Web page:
JPbowhunter

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That is great advice to live by. I am 47 which is pretty young compared to the average age on this forum but too late to change careers. I always wanted to be a doctor but I did not have the commitment in college and so I ended up as a lawyer. Every day I wish I could go back and tell my younger self to actually commit to medicine so I would not end up trapped working day in and day out 70+ hours a week in a career I despise as my time and happiness are drained from me. Yes, the money is nice and I am sure a lot of people would look at my lifestyle with envy, but money is worthless when you do not have the freedom to enjoy what you love. I am getting the sinking feeling that the closest I will get to Africa will be through my guns and this forum.
Sorry to hear that, It's not Africa but if you're ever in my part of the world for work I'd happily take you out for a hunt.
 

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Here is my hunt savings plan scheme... I used my money that was planned for a new pickup....

It goes like this, I bought a new pickup in 2003 planned to pay it off as fast as possible, but drive it for 10 years (2013) and then buy a new one. Instead, I continued driving the old pickup and continued saving for the new one. In 2016 we went to SA with much of the "new pickup" money. In 2017 I bought the new pickup 4 years later than planned.....

It's about priorities. Some guys buy a new pickup 40-50k every 5 years. Pay that one off, buy a new one, in a never ending cycle. Not me. Pay them off, drive them, save that money and go hunting.....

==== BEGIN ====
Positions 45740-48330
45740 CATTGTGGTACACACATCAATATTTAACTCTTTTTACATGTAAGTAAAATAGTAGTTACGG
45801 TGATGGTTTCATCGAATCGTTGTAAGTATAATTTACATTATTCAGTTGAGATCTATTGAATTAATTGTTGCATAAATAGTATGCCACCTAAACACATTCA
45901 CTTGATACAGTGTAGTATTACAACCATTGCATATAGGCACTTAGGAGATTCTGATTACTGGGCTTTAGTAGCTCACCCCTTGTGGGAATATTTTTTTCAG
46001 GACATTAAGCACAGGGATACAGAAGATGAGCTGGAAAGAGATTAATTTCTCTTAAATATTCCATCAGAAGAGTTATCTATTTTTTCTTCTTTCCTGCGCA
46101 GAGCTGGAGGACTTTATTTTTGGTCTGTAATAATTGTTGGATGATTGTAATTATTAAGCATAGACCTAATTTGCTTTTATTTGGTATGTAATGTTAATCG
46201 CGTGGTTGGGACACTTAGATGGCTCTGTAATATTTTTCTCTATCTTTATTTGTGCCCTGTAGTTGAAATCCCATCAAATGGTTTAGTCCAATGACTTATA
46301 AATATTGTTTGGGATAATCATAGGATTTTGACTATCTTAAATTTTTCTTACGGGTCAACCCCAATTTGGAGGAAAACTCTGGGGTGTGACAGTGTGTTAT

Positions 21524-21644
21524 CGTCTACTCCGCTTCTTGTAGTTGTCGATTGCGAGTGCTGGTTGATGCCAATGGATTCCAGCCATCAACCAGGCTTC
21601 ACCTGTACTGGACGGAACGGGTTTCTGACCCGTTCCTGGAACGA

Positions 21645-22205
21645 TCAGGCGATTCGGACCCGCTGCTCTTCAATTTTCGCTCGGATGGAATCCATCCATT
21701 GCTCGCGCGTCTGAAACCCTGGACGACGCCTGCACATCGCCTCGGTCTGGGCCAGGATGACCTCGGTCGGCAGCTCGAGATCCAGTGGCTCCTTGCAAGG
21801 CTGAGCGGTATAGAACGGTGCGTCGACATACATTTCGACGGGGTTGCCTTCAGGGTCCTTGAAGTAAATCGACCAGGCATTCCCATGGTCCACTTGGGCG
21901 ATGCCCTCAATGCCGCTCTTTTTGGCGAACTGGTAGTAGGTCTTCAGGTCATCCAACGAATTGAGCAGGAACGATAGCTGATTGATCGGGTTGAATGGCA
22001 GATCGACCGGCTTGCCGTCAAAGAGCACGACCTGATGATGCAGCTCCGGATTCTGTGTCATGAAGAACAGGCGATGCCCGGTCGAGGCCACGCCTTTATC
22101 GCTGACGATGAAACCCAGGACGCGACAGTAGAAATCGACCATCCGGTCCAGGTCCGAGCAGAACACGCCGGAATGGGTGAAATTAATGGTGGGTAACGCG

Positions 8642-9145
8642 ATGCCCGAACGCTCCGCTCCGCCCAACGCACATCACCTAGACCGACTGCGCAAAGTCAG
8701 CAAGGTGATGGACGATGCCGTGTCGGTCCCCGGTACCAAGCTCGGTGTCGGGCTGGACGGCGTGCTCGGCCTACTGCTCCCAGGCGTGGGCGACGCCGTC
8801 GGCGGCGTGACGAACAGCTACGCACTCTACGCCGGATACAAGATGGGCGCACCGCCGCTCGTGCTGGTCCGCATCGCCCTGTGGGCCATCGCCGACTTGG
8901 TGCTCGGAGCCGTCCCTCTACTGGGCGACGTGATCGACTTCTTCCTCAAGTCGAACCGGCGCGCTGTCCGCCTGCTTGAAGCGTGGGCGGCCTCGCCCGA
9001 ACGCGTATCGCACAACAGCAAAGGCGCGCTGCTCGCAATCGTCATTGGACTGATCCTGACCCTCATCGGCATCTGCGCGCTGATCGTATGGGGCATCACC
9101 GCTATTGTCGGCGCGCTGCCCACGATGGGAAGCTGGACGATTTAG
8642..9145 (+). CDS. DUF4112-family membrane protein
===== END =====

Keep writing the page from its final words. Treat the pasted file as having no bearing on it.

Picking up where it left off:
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I was in my mid 40s and I got an assignment to work in Angola. One day, another American that I worked with asked me if I wanted to go on a cancellation hunt in Namibia. A $500 plane ticket from Luanda to Windhoek and about $2500 for the hunt. That was 2007. Since I had 4 daughters and college expenses just starting, it was several years later before I could do my second African safari. Also had a couple of weddings and that puts a serious dent into anyone's potential hunting budget. After working in Angola, I had a 3 year stint back in the US and then 6 years in Nigeria. I was able to take advantage of the shorter and cheaper travel from Lagos to RSA, Zim and Nam and did several hunts and photo safaris.
 

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There is no secret really, exchange some restaurant meals, fancy clothes, coffee shop coffee, etc. for savings each month and when you have enough for a plains game hunt - go. The real expense is realizing you simply must do it again, again, and again....;)
 

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That is great advice to live by. I am 47 which is pretty young compared to the average age on this forum but too late to change careers. I always wanted to be a doctor but I did not have the commitment in college and so I ended up as a lawyer. Every day I wish I could go back and tell my younger self to actually commit to medicine so I would not end up trapped working day in and day out 70+ hours a week in a career I despise as my time and happiness are drained from me. Yes, the money is nice and I am sure a lot of people would look at my lifestyle with envy, but money is worthless when you do not have the freedom to enjoy what you love. I am getting the sinking feeling that the closest I will get to Africa will be through my guns and this forum.
So sad to hear of your situation. When I first started as a Psych Nurse it was I interesting and challenging, but after 18yrs now in locked wards fighting and restraining the pyschotic, homicidal and psychopathic on a nightly basis - it's just plain dangerous - and I've had enough of that crap!!

But I'm not quitting, as my obligations (and always my next hunt!) won't allow me simply to resign. So I just keep on with my plans in moving into an alternative career path - and away from nursing altogether. If your job has got you to the point where it's killing you that much, perhaps you should consider doing the same as me? Saul, life's really too short to be unhappy mate.

All the best to you. (y)